With more sensitive data than ever being shared – and stolen – online, more secure connections are desperately needed. The answer could be a quantum internet, where information is passed almost instantaneously between nodes that have been quantum entangled and are therefore physically unhackable, since any unauthorized observation of the data will scramble it. Researchers at Delft University of Technology have now overcome a major hurdle on the road towards that goal by generating quantum links faster than they deteriorate.
Quantum entanglement is a strange phenomenon where two particles become so intertwined that by looking at the state of one you can accurately infer the state of the other, no matter how large a distance separates them. This communication is effectively instantaneous, which appears to violate fundamental laws of classical physics – namely, information can't travel faster than the speed of light. Albert Einstein himself was famously unnerved by the implications, once describing it as "spooky action at a distance."
But that spookiness has been demonstrated in experiments time and time again, and scientists are beginning to harness the phenomenon for ultra-fast, ultra-secure communication networks. Last year the Micius satellite smashed the quantum entanglement distance record, transmitting information as far as 1,200 km (746 mi), and earlier this year scientists used Micius to send quantum-encrypted data between China and Austria.
In order to build a practical quantum internet though, entanglements between two particles need to be generated quickly and last long enough to pass the information onto a third node. In the new study, the researchers at TU Delft say they've finally managed to create quantum links "on demand," faster than they are lost.
The team has made several strides over the years. In 2014, they were able to teleport information across a room for the first time, and that distance was stretched to 1.3 km (0.8 mi) the following year. But as impressive as that sounds, stability and longevity were still issues.
"In 2015 we managed to establish a connection once an hour, while the connection only remained active for a fraction of a second," says Ronald Hanson, lead researcher on the project. "It was impossible to add a third node, let alone multiple nodes, to the network."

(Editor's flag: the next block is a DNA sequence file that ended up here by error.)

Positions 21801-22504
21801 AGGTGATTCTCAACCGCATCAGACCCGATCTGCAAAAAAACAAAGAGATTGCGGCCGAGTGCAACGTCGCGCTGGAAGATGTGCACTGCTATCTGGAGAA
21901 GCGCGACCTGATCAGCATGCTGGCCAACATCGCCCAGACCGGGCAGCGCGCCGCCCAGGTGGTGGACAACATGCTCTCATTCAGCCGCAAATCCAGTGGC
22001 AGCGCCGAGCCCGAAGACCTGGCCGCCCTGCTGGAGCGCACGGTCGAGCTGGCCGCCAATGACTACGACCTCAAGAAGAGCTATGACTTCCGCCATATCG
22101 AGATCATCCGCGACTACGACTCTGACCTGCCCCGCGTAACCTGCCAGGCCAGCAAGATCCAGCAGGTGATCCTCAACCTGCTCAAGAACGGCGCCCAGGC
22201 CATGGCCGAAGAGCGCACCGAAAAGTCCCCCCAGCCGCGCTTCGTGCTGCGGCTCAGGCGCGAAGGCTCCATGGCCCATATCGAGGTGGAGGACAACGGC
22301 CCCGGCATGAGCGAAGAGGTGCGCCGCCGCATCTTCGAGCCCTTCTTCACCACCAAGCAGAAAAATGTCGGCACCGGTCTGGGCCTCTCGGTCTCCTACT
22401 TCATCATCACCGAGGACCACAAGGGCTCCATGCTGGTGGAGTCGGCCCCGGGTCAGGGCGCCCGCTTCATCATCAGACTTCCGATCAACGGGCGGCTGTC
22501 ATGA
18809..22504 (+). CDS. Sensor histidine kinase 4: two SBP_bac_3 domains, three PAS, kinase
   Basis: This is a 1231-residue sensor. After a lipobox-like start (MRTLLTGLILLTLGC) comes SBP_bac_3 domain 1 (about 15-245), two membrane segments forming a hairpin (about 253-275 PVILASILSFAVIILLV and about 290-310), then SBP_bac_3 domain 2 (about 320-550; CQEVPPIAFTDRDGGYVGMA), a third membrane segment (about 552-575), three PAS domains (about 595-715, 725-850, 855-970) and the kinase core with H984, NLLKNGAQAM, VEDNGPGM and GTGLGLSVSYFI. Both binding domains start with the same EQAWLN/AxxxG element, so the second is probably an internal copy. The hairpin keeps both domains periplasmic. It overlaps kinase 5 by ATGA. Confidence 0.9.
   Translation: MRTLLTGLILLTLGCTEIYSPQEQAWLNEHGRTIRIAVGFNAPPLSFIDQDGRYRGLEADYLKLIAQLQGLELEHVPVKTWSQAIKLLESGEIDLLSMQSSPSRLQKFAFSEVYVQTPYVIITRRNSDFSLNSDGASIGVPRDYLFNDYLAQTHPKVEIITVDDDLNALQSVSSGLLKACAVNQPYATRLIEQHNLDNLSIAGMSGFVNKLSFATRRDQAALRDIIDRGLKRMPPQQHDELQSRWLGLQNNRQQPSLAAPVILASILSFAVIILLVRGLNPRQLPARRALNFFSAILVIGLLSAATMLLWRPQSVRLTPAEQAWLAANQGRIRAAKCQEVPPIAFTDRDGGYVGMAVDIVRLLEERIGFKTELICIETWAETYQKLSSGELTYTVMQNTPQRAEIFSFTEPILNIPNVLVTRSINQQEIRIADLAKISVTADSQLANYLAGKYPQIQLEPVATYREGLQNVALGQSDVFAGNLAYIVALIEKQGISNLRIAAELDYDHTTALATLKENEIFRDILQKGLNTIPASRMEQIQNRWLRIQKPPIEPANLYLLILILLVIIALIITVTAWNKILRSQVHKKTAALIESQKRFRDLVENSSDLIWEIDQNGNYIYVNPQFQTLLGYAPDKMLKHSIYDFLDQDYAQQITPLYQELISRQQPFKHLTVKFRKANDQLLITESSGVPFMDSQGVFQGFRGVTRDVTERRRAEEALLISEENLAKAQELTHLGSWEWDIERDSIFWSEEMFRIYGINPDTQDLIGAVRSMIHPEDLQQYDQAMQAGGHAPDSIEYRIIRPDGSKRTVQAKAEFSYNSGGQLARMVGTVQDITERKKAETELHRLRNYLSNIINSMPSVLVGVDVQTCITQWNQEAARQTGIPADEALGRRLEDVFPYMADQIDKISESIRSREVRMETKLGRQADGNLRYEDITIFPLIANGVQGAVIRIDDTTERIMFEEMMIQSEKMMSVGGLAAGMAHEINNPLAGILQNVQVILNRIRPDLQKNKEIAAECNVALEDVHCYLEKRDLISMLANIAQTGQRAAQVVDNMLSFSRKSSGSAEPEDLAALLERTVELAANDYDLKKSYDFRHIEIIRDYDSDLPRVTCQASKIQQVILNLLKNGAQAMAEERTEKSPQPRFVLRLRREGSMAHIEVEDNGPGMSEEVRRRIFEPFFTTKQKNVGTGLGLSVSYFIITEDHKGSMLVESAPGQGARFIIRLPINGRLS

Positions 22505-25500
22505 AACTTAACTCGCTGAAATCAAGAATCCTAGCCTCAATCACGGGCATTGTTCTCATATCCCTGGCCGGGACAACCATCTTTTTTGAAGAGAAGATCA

In the new study, the researchers were able to improve that ratio by several orders of magnitude. The connections still only lasted a fraction of a second, but rather than only being able to establish them once an hour, the team managed to make them 40 times per second. Crucially, that gives the information time to move to another node before the initial connection is lost, which was a major hurdle in developing a useful quantum network.
To achieve this result, the researchers used a new method to entangle two electrons housed on diamond chips, and kept 2 m (6.6 ft) apart. They also developed a new way to protect the entanglement, since any outside interference could affect the outcome.
The system is now apparently always ready for "entanglement on demand," the team says, thanks to smart quality checks that have been added to the process. In future, the researchers plan to scale the technology up to create a quantum network with multiple nodes.
"Just like in the current internet, we always want to be online, the system has to entangle on each request," says Hanson. "In 2020, we want to connect four cities in the Netherlands via quantum entanglement. This will be the very first quantum internet in the world."
The research was published in the journal Nature.
Source: Delft University of Technology
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